OP-ED: Planned Action Task For Development Is A Symbol Of Environmental Health In Uganda

By Ben Ssebuguzi

Kampala: A Policy Brief number 3, March 2002 titled “The Costs of Environmental Degradation and Loss To Uganda’s Economy With particular Reference To Poverty Eradication” by Yakobo Moyini1, and others indicates that the cost of health care and loss in labour productivity from mortality and morbidity due to contaminated water has been estimated at a further cost to the Ugandan economy of between US$ 22 – 35 million per year.

On the other hand, the same report indicates that improper handling of solid waste by the community for example costs the City Council of Kampala up to UGX 1.5 billion per month in garbage collection and disposal.

The brief notes that the severity of this environmental problem is compounded by the fact that the livelihoods of many Ugandans intimately depend on the environment, both as a source of subsistence and as a basis for production.

Planned Action Task for Development has come out to bridge that gap and create awareness about environmental health, map out local organization involved in environmental health but also carry out capacity building.

The Ugandan government has formulated a number of policies to regulate land use and impacts on the environment. These policy frameworks seek to integrate ‘‘environmental concerns in the socio-economic development planning of the country”To date, the Ugandan government has developed a number of policy regimes to regulate and influence land use and environmental impacts.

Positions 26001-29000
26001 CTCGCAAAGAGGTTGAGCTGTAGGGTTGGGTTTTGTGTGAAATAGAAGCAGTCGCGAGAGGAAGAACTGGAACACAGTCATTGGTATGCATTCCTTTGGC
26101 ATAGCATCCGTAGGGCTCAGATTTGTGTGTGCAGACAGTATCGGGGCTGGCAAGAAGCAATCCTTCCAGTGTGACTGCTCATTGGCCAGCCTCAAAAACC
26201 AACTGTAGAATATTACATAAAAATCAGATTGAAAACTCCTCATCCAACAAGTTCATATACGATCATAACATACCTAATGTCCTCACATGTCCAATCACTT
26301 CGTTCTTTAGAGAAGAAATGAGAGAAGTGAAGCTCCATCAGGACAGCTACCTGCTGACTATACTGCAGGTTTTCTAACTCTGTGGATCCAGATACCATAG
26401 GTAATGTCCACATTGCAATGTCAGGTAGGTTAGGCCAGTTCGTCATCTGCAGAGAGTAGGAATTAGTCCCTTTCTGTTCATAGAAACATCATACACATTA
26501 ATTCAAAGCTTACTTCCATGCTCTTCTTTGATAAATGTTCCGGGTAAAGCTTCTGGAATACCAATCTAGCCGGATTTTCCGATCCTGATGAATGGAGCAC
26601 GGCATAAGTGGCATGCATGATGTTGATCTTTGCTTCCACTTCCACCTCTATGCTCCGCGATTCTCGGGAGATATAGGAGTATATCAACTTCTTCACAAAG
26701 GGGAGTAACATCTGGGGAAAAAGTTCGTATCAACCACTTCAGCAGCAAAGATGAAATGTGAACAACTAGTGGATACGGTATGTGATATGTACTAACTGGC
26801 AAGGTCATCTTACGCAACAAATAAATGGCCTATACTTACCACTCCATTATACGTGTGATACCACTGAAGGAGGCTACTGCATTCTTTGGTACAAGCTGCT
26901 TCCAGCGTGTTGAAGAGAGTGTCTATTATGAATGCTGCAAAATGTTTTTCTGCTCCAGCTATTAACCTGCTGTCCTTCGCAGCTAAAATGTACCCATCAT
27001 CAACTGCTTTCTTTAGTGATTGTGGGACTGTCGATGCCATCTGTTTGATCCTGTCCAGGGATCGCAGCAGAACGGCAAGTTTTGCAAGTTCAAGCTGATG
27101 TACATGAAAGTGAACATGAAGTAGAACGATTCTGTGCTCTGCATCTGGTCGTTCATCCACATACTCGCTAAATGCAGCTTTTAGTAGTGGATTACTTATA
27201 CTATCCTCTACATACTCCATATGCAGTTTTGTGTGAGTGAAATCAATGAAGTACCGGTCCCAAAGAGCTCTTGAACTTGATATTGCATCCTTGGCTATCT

For example, the Poverty Eradication Action Plan (PEAP, 2000), the Sector Wide Approach to Planning for Water and Sanitation Sector (2002), the National Wetlands Policies (1995), the Environmental Impact Assessment Resolutions (1998), the National Environment Management Policy (MLWE 1994), the National Environment Statute (MLWE 1995), the Constitution of the Republic of Uganda (GoU 1995), and the current draft of the National Land and Land Use Policy, among others.

The National Environmental Management Statute was also enacted, establishing the National Environmental Management Authority (NEMA) as well as providing for a broad range of issues pertaining to the functions of NEMA and measures for environmental protection including water resource management.

By and large, Planned Action Task for development should be supported by Ugandans because they have innovative solutions with holistic approaches that do not antagonise investors but promote sustainable responsible investment which have environmental health in perspective.

In conclusion,also Planned Action Task for Development is already targeting to work with Total EP and CNOOC and other oil companies to secure and create awareness of how to secure and create awareness of how they conserve the environment despite the adverse effects of oil exploration.

Ben Ssebuguzi is the spokesperson of Planned Action Task for Development and Secretary General of Uganda Poor youth movement.


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